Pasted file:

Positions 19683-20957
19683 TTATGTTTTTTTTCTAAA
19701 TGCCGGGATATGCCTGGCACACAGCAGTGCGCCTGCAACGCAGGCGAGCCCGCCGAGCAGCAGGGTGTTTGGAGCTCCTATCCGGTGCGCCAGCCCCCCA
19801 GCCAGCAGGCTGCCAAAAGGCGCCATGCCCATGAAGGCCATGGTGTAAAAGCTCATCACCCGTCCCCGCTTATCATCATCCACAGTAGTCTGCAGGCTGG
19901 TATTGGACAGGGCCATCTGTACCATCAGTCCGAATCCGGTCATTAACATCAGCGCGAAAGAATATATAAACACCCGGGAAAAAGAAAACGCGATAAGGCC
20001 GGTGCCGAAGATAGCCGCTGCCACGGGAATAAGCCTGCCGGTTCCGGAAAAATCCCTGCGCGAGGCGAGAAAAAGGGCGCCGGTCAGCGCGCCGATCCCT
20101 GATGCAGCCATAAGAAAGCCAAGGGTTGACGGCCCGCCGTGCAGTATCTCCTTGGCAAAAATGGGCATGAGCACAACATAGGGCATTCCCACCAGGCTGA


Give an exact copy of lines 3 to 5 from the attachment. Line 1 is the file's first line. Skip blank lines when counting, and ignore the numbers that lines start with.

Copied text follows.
19701 TGCCGGGATATGCCTGGCACACAGCAGTGCGCCTGCAACGCAGGCGAGCCCGCCGAGCAGCAGGGTGTTTGGAGCTCCTATCCGGTGCGCCAGCCCCCCA
19801 GCCAGCAGGCTGCCAAAAGGCGCCATGCCCATGAAGGCCATGGTGTAAAAGCTCATCACCCGTCCCCGCTTATCATCATCCACAGTAGTCTGCAGGCTGG
19901 TATTGGACAGGGCCATCTGTACCATCAGTCCGAATCCGGTCATTAACATCAGCGCGAAAGAATATATAAACACCCGGGAAAAAGAAAACGCGATAAGGCC